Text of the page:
The Constitutional Tribunal ruled that the amendment to the Constitutional Tribunal Act is contrary to the Constitution in its entirety. Above all, the legislative procedure applied to the enactment of the amendments was declared unconstitutional. The Tribunal ruled that this procedure was so hasty that in practice prevented a review of the amendment’s draft despite numerous concerns over it likely being unconstitutional. Also the legal rule that enabled the amendment to enter into force upon publication was found contrary to the Constitution. Moreover, the Constitutional Tribunal held that the newly introduced attendance quorum that required it to decide certain cases in full bench led to delays of proceedings.
Also the requirement that cases be heard in accordance with the sequence of their registered was considered unconstitutional. The same is true in respect of the provision that established the rule that a hearing in open court could not be held earlier than after three or six months from the date when the parties are notified of the hearing. The amendment’s transitional provisions, which forced the application of the new rules to “pending cases” registered by the Tribunal before the amendment’s effective date, were also declared unconstitutional.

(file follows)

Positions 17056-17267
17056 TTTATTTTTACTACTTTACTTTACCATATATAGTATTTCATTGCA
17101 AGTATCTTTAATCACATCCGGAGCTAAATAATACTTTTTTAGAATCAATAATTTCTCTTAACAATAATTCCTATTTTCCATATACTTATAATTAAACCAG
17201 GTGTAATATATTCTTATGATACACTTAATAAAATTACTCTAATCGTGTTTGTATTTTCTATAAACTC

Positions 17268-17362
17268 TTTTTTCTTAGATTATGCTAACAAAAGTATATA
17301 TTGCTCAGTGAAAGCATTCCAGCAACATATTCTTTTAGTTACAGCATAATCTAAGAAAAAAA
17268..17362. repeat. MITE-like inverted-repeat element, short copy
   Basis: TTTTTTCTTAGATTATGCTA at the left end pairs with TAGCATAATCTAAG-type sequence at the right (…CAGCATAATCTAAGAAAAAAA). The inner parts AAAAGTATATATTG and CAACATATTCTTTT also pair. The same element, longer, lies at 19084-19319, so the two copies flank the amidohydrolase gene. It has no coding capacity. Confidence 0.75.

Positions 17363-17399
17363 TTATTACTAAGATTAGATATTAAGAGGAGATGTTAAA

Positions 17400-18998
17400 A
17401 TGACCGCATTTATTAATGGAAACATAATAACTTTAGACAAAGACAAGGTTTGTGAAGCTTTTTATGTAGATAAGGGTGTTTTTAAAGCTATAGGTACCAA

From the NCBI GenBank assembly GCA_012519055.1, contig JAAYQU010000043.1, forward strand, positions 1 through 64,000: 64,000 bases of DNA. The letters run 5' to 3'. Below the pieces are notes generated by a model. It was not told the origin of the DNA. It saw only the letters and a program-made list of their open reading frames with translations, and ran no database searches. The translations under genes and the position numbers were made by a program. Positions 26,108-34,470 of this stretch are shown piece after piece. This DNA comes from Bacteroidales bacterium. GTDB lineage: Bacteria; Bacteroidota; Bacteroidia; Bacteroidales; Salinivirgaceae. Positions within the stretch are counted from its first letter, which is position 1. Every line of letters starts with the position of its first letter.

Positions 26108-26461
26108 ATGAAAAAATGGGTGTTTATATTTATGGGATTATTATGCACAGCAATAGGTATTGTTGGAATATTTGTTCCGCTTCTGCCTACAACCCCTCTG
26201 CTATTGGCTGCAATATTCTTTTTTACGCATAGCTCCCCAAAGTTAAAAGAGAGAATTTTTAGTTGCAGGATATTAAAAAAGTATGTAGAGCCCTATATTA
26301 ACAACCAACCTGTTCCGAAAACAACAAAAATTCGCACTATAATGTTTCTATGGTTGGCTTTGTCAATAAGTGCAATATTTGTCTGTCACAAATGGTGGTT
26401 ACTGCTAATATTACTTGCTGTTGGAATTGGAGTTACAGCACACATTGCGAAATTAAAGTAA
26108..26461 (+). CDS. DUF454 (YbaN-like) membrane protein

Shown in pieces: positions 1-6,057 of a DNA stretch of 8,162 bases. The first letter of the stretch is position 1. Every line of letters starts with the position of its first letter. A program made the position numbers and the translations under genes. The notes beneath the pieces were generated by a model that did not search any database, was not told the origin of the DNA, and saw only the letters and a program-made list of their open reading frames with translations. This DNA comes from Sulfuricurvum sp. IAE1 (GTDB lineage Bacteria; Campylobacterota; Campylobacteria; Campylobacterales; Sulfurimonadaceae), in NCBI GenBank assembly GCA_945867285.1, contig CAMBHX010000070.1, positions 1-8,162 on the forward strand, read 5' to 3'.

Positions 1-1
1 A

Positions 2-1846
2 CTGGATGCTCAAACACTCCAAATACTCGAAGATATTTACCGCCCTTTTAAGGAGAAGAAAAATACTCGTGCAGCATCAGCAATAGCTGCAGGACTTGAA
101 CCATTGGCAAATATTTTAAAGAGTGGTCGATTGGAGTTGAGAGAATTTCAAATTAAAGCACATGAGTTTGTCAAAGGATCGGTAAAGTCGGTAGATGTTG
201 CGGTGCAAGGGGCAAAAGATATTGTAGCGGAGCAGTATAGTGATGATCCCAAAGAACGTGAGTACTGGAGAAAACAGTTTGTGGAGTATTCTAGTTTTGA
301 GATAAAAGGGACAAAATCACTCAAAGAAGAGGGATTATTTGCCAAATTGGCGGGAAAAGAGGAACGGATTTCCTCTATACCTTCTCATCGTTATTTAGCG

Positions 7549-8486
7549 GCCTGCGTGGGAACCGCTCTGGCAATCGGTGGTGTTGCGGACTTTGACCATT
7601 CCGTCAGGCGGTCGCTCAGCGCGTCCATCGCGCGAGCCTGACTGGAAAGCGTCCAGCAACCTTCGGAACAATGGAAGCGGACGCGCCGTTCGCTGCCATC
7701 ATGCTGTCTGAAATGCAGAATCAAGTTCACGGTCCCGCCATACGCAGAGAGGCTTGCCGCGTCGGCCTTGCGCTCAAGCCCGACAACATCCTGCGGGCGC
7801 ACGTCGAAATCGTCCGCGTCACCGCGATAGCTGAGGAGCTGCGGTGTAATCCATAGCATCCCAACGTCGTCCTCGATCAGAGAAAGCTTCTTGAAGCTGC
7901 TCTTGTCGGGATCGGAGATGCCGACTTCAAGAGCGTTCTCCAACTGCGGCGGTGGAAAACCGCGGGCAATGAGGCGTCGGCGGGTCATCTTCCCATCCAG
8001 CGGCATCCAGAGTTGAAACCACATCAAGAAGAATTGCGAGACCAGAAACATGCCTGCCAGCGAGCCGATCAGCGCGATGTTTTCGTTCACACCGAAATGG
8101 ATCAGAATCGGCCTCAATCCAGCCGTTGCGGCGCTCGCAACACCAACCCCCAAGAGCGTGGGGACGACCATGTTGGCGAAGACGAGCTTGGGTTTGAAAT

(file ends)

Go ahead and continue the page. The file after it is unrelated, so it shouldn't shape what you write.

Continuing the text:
The changes that enabled the Minister of Justice to initiate disciplinary proceedings against the Tribunal’s judges and those that empowered the Sejm to dismiss a judge upon the motion of the Tribunal’s General Assembly, were declared contrary to the principle of judicial separation.